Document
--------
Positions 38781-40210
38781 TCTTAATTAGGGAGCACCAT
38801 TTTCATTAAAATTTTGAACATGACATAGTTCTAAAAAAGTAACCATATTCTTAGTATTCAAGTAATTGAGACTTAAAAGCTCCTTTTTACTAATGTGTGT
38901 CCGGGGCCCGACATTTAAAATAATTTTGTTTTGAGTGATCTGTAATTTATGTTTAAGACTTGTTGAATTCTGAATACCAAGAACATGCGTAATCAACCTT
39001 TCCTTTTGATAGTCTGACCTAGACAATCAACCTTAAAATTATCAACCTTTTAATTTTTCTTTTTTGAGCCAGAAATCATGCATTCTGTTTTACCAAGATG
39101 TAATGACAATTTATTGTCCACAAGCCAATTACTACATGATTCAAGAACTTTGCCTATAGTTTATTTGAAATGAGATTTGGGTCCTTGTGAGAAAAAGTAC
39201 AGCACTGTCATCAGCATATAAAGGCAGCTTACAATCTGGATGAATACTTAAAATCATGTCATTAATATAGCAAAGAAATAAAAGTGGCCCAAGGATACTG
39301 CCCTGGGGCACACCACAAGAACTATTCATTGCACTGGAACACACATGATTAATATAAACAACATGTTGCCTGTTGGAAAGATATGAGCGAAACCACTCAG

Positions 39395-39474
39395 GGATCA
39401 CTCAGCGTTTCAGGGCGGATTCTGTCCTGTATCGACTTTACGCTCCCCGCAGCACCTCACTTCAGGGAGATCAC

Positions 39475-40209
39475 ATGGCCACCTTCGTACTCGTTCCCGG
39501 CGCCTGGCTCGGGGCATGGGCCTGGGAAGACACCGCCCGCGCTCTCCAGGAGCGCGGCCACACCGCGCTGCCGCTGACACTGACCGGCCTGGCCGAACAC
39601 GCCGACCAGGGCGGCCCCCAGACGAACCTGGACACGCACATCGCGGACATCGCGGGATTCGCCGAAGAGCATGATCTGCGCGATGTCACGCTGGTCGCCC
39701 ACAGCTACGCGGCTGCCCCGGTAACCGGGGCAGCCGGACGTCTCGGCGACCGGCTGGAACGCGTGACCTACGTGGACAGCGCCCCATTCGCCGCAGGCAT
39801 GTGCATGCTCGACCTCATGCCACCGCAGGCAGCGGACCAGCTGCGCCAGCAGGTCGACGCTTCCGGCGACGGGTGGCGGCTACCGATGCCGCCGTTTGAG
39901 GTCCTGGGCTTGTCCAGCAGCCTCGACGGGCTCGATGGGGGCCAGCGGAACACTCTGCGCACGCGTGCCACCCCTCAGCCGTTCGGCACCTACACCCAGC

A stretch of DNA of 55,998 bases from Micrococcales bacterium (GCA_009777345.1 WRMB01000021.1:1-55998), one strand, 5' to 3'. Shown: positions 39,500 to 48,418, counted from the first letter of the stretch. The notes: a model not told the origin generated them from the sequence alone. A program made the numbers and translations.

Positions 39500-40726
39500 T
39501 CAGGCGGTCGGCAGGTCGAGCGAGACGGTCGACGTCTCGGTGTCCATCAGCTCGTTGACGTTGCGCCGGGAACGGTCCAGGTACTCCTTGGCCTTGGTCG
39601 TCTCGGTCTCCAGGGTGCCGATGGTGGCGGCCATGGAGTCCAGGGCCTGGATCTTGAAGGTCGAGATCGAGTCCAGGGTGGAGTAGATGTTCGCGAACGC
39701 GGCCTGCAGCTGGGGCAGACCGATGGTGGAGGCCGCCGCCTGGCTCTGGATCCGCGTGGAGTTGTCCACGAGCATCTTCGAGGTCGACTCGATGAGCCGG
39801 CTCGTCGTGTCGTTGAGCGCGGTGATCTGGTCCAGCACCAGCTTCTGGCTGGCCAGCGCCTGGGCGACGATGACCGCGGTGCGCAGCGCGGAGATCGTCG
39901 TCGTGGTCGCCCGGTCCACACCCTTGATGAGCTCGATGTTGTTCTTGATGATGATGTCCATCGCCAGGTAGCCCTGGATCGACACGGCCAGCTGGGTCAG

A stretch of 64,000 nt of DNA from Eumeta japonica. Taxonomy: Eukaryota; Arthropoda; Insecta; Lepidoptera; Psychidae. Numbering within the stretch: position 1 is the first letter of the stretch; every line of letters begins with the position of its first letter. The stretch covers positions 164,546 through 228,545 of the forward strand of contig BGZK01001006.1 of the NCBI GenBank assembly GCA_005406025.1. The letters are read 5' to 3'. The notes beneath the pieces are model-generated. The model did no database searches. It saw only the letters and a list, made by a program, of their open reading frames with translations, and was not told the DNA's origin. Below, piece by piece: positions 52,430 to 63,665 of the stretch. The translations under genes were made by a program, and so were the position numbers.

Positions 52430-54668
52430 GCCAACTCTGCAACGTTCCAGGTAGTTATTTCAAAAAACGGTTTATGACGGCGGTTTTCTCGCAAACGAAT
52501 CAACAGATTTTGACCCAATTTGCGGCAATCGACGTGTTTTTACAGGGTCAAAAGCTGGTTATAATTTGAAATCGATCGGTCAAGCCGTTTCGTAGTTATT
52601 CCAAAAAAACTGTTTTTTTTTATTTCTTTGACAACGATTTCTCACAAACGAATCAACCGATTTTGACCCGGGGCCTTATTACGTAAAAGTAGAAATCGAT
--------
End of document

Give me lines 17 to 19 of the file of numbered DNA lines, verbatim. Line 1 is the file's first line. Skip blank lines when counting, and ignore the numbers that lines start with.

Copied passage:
39801 GTGCATGCTCGACCTCATGCCACCGCAGGCAGCGGACCAGCTGCGCCAGCAGGTCGACGCTTCCGGCGACGGGTGGCGGCTACCGATGCCGCCGTTTGAG
39901 GTCCTGGGCTTGTCCAGCAGCCTCGACGGGCTCGATGGGGGCCAGCGGAACACTCTGCGCACGCGTGCCACCCCTCAGCCGTTCGGCACCTACACCCAGC

A stretch of DNA of 55,998 bases from Micrococcales bacterium (GCA_009777345.1 WRMB01000021.1:1-55998), one strand, 5' to 3'. Shown: positions 39,500 to 48,418, counted from the first letter of the stretch. The notes: a model not told the origin generated them from the sequence alone. A program made the numbers and translations.